lands were being cast into the melting pot, to alienate the episcopal estates of Dunblane to his illegitimate children.
The second of these bishops, Bishop W‟s nephew-Bishop William, of Dunblane, who was appointed co-adjutor to his uncle in 1561, and
succeeded him as Bishop in 1564, acted as envoy for Mary Queen of Scots from 1565 to 1567.
Before 1570, like several other Catholic Scottish bishops, he withdrew to France, where he was appointed Bishop of Vaison. In 1584 he became
a monk of the Chartreuse, and latterly was prior of the Chartreuse at Lyons and Rome.
This bishop also was succeeded by a nephew, who became bishop of Vaison in 1584. He was notorious for his intrigues in Scottish affairs in
1602, when, in the interest of the Scottish Catholics, he endeavored to obtain the cardinalate. He was rector of Venaissin from 1603 till his death
Finally, by the marriage of Jane, only daughter of Sir James Chisholm of Cromlix, to James, second son of David, second Lord Drummond,
who afterwards became Lord Maderty, the lands were carried into the family of that nobleman, and gave his descendant, Viscount Strathallan, his
second title, which is still carried by his descendant, the Earl of Perth, though the superiority of the lands afterwards passed to the Earl of
Richard Josiah Chisholm
(great-great-great-grandson of Robert De Chisholm and Lady
• Birth: 1613, London, Middlesex, England
• Death: 1670, Lancaster, Virginia Colonies
Emigrated from England to Virginia, February 1642, with the new Virginian
Governor-William Berkeley. He married Margaret Isham, and they had at least
6 children, including James Chisholm (our direct ancestor), born 1657, in New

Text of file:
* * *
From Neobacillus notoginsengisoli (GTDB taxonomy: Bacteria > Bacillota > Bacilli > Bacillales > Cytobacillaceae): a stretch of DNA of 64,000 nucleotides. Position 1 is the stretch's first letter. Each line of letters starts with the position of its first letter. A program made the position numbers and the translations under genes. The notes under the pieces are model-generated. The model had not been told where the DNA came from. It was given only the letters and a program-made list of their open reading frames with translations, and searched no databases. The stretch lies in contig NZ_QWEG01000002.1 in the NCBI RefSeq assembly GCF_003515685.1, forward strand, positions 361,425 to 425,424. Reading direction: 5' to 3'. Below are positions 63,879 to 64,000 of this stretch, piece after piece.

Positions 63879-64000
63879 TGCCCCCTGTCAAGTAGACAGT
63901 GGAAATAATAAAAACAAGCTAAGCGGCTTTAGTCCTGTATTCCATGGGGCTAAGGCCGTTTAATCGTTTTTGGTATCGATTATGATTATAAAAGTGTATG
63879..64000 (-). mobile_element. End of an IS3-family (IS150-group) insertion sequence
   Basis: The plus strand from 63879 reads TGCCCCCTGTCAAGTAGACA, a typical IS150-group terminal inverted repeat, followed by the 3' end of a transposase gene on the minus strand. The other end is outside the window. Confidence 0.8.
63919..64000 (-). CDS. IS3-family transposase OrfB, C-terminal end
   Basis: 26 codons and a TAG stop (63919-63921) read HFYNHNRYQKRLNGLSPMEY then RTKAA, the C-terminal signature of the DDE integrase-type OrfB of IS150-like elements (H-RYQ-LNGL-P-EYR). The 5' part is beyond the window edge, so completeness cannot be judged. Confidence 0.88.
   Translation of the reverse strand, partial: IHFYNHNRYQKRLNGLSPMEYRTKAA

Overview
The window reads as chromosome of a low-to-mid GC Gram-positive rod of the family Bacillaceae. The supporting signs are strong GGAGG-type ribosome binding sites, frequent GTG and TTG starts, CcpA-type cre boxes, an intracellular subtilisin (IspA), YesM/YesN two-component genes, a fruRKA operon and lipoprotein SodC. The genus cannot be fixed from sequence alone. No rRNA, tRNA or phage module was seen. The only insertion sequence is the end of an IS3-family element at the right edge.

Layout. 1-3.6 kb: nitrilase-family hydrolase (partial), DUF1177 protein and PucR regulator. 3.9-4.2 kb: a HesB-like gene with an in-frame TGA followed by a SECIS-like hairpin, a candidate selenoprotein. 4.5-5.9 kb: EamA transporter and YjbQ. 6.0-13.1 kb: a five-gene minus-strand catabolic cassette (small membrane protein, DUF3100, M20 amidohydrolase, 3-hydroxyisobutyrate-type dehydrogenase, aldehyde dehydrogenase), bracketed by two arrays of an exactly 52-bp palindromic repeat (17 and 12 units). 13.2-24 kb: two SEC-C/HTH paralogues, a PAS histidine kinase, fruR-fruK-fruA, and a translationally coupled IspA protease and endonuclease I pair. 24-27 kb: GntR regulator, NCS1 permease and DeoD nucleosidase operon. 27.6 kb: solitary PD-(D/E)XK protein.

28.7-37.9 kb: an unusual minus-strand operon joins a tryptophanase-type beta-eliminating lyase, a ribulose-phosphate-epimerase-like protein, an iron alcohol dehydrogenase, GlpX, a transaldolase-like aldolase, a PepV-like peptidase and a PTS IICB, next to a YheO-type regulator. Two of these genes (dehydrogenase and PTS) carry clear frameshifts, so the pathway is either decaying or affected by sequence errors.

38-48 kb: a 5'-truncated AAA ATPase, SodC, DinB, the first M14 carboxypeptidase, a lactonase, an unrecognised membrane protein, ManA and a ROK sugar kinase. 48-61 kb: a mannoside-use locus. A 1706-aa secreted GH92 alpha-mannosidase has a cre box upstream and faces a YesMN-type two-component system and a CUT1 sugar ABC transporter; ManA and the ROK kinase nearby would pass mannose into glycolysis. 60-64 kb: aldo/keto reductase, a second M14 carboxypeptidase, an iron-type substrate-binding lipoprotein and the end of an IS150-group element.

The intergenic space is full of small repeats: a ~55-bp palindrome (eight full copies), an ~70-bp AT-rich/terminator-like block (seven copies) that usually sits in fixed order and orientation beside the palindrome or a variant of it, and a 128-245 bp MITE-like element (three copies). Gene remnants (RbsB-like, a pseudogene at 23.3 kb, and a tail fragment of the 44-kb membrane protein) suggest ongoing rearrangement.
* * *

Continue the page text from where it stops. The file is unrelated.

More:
Kent County, Lancaster, Virginia. James married Ann Carter, and John Chism I,
was born in 1681, in Lancaster Virginia.
A famous connection…
Richard Josiah Chisholm had 7 siblings.
One of which was his older sister Agnes,
born 1560. Agnes married John Napier,
credited with the invention of logarithms.
John Napier, the “Father of
John Chism, I
(Richard Josiah Chisholm‟s son)
• Birth: 1681, Lancaster, Virginia Colonies (Polecat Creek, Mattapony River
Valley, in Old St. John‟s Parish)
• Death: April 1734, Virginia Colonies (Caroline County)
John was a lawyer. He married Elizabeth Bradley, and had three sons: John (our
direct ancestor), William, and James.
The Famous “Chisholm Trail”
Birth: 1805, Eastern Tennessee
Death: March 4, 1868, at Left Hand Spring, near present-day, Geary,
Jesse Chisholm, born 1805 in East Tennessee, was the great-great-grandson
of John Chisholm the first, born 1681. (lineage below)
John Chisholm, 1681
William Chism (our John Chisholm, 1704‟s brother)
Captain John Chisholm, 1755
Ignatius Chisholm (Jesse‟s father), 1778
Before his death, he was credited with the Chisholm Trail, the route taken
during cattle drives through Indian Territory (preset day Oklahoma), from
Texas to Kansas in 1826.. Ironically, he never drove cattle on the trail named
for him. He was also a frontier trader who first worked amongst the plains
Indians and served as a mediator in their dealings with the Cherokee Nation,
the Republic of Texas, and the United States.
Jesse first came to Arkansas with his mother (the Cherokee Indian sister of
“Corn Tassle” Chisholm) and two brothers (John and William) in 1810. They